Two major novae have been observed in Aquila. Three interesting planetary nebulae lie in Aquila: NGC 6804 shows a small but bright ring. NGC 6781 bears some resemblance with the Owl Nebula in Ursa Major. NGC 6751 known as the Glowing Eye, is a planetary nebula. More deep-sky objects: NGC 6709 is a loose open cluster containing 40 stars, which range in magnitude from 9 to 11, it is about 3000 light-years from Earth. It is about 9100 light-years from Earth. NGC 6709 appears in a rich Milky Way star field and is classified as a Shapley class d and Trumpler class III 2 m cluster; these designations mean that it does not have many stars, is loose, does not show greater concentration at the center, has a moderate range of star magnitudes. NGC 6755 is an open cluster of 7.5 m. NGC 6760 is a globular cluster of 9.1 m. NGC 6749 is an open cluster. NGC 6778 is a planetary nebula. NGC 6741 is a planetary nebula. NGC 6772 is a planetary nebula. Aquila holds some extragalactic objects. One of them is what may be the largest single mass concentration of galaxies in the Universe known, the Hercules–Corona Borealis Great Wall.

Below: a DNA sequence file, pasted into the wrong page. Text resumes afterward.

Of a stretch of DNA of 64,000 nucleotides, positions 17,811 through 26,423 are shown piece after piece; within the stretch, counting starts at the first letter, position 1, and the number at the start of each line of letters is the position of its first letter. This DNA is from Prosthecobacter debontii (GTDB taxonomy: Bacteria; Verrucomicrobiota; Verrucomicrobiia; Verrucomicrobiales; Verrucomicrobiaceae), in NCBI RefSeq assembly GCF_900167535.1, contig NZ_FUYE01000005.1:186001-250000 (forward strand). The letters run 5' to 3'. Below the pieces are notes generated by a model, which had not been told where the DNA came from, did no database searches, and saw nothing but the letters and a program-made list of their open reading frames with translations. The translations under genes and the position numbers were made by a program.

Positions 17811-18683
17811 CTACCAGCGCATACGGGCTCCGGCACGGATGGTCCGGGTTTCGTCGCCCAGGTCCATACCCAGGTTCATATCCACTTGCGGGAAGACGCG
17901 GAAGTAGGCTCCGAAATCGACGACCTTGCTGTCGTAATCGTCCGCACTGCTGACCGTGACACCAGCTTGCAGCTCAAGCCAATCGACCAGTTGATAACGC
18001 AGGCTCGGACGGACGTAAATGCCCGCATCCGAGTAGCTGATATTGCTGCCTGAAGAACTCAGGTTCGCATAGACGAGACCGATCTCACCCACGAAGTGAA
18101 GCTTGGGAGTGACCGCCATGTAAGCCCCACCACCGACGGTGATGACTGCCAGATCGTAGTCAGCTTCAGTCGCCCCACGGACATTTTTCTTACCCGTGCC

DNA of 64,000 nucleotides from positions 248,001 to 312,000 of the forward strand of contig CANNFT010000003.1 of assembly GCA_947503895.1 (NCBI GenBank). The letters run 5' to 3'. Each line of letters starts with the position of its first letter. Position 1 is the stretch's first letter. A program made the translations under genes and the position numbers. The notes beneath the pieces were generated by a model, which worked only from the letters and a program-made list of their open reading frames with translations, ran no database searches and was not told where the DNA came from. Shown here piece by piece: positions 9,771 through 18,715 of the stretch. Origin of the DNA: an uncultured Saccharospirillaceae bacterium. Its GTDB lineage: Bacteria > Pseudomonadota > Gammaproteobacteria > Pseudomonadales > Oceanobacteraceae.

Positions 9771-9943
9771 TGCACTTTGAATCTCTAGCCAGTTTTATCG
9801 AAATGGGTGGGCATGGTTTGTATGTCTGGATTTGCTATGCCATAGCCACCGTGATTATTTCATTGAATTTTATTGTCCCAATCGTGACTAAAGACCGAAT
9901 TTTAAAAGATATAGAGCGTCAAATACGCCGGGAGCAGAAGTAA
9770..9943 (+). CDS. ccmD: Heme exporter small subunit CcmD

It was discovered in November 2013, has the size of 10 billion light years. It is the most massive structure in the Universe known. NASA's Pioneer 11 space probe, which flew by Jupiter and Saturn in the 1970s, is expected to pass near the star Lambda Aquilae in about 4 million years. In illustrations of Aquila that represent it as an eagle, a nearly straight line of three stars symbolizes part of the wings; the center and brightest of these three stars is Altair. The tips of the wings extend further to the southeast and northwest; the head of the eagle stretches off to the southwest. According to Gavin White, the Babylonian Eagle carried the constellation called the Dead Man in its talons; the author draws a comparison to the classical stories of Antinous and Ganymede. In classical Greek mythology, Aquila was identified as Αετός Δίας, the eagle that